That shred of optimism is what makes it possible to take in everything that’s done to everyone around him without going off one of several available deep ends.  See, when you’ve been spared from the worst the world has to offer and can still look at each new day as a chance to do great things then you owe it to the people who have been broken by the world to go do just that – pick up the torch, or in Sam’s case the shield – and make it better for those who’ve been pushed too far to stay on the field and to inspire those who need it to join you or come after you. 

The shield and the suit are tools, and while we look at those tools as symbols of this country and what we believe it stands for – all 330 million of us, each with a unique perspective – they are as good or bad as the person wielding them.  We learn early on that absent someone like Steve Rogers the government is going to hand them to somebody so those who have a chance to make sure it’s the right person need to make sure that happens.  From where I’m sitting that’s the moral of the series.

But the man or woman who chooses to take up the mantle has to do it for their own reasons.  And that’s Sam’s journey.  He couldn’t take it up just because Steve wanted him to, and he also couldn’t abandon it just because Isaiah found carrying it to be a fool’s errand.  Finding his own reasons, his own motivations to become Captain America are what leads him to ultimately do it. 

And while this is going on Bucky is struggling to get over his past deeds and just find some peace.  And it’s Sam who gives him the best advice, to stop doing things to make himself feel better and start doing things to make the people he hurt feel better.  Those are words we can all live by.  Doing better by the people we’ve done wrong is something we should do for them and not ourselves. The point of making amends to help them get better, not for us to check a box for ourselves. Crazy as it may sound Bucky has the easiest road in the series and once he finds his way he takes it.

And lastly we have the tragic figure of the series, Karly Morgenthal, leader of the Flag Smashers.  She represents those who were displaced by the return of half the population, people who had settled and started new lives after the snap only to find those lives completely disheveled once everyone was brought back.  And having seen the failures of the world’s governments at every level they’ve resorted to terrorism to upset the world order and force a new one.

Karly and her followers represent the other side of the coin as everyone else chooses to play in the existing system one way or another, even Isaiah.  They all acknowledge that it’s too big to tear down and decide to either try and make it better or use it to their own ends. The Flag Smashers on the other hand take up the quixotic quest to blow it up and make something new in its place.  And unfortunately they find out the hard way that the system will come together from all corners to protect itself from that kind of thing.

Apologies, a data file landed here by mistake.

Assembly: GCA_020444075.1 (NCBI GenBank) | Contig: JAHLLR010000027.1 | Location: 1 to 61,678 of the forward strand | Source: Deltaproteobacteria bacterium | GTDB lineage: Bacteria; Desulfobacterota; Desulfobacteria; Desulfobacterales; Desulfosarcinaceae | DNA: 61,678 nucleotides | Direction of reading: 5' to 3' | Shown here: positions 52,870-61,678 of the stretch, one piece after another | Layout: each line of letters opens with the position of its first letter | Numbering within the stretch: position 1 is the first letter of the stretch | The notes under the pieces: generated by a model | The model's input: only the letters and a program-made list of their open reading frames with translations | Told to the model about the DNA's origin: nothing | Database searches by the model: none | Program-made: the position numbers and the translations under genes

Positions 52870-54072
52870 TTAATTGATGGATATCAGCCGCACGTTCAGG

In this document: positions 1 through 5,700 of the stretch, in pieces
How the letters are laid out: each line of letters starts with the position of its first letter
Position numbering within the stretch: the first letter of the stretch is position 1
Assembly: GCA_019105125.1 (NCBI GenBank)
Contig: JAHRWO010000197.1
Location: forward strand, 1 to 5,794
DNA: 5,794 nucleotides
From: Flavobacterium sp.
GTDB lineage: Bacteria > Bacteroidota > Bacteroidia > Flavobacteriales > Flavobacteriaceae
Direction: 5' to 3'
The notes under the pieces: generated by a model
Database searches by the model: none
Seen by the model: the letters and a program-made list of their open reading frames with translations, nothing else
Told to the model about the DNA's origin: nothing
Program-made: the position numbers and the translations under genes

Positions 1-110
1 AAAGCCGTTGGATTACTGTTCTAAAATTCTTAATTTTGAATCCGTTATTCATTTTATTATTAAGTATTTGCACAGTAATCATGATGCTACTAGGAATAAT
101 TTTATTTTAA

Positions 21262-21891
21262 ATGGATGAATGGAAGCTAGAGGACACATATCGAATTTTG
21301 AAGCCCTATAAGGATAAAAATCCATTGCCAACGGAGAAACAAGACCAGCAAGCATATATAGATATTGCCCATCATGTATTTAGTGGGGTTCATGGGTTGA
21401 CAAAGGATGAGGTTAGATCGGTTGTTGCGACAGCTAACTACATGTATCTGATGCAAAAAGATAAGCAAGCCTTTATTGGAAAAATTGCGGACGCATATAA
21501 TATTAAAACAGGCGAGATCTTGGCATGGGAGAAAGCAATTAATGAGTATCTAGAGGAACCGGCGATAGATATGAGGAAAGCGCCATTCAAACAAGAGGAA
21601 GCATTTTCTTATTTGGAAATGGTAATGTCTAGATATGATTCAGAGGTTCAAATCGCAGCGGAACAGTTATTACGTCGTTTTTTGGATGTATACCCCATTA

Karly chooses to die on the hill rather than go along with the existing order. Sadly whether one is a terrorist or a revolutionary is often determined by the very people they’re railing against. While you can admire her unwillingness to conform it costs her her life and leads to the same result that surrendering would have. But that is the choice of those who would burn it all down – when the system has you cornered do you go down swinging no matter what, or do you find a way to have a positive impact even in defeat? There’s no good answer here to be honest.

Conclusion

As Obi-Wan Kenobi once said it comes down to your point of view.  Seeing Sam take up the mantle of Captain America can either be inspiring or disheartening depending on how you look at the world.  Sam isn’t out to prove to the world that a black man can be Captain America so much as he is out to do the job of Captain America because the position is going to be filled one way or another and he’s the best one for it.  Because if he doesn’t don that uniform they’ll just find another John Walker and put it on him instead.

The lesson that I think you take from all this is that the seats of power are not going to be left empty and that we as people have an obligation to ourselves and fellow men and women to do what we can to put the best people into those seats.  Even if you can replace what exists there is no guarantee that it’ll be better or that it won’t eventually get corrupted itself. And the fight to make it and use it better is one that never ends. We can never rest on our laurels because the bad guys never stop working to take it over to use to their own ends. 

Very few of us have the access to power the Sam Wilson does here, and in his case it was born by a chance meeting with Steve Rogers while out jogging one morning.  But if you do get it and you get the chance to use it or influence it some kind of way then you have a decision to make.  Because  if you’re worried about it falling into the wrong hands then you can’t just step aside and hope for the best, you may have to use it in your own hands instead.

And that’s what Sam does.  The question of whether a black man is good enough doesn’t even enter his mind but the question of whether he is good enough lingers throughout the series until he finally answers it for himself. And the others who he encountered along the way make similar choices, from Bucky to Sharon to Isaiah to Karly, that this is who I am in this world so I’ll be that to the fullest instead of what someone else wants me to be.  And that the path may change along the way but it’s still my path and I’ll walk it as long as I live.  The path isn’t the one I drew up myself but it’s the one I have and the decisions I make while on it can change the whole world or even just a few people, like when Sam reaches out to his old neighbors to help fix his sisters boat. When you have a chance you make a choice.

Sam chooses to carry the shield, and I think he chooses right. What say you? And if your answer is no, then you have to ask yourself what choice would you make instead. Because no choice isn’t an option.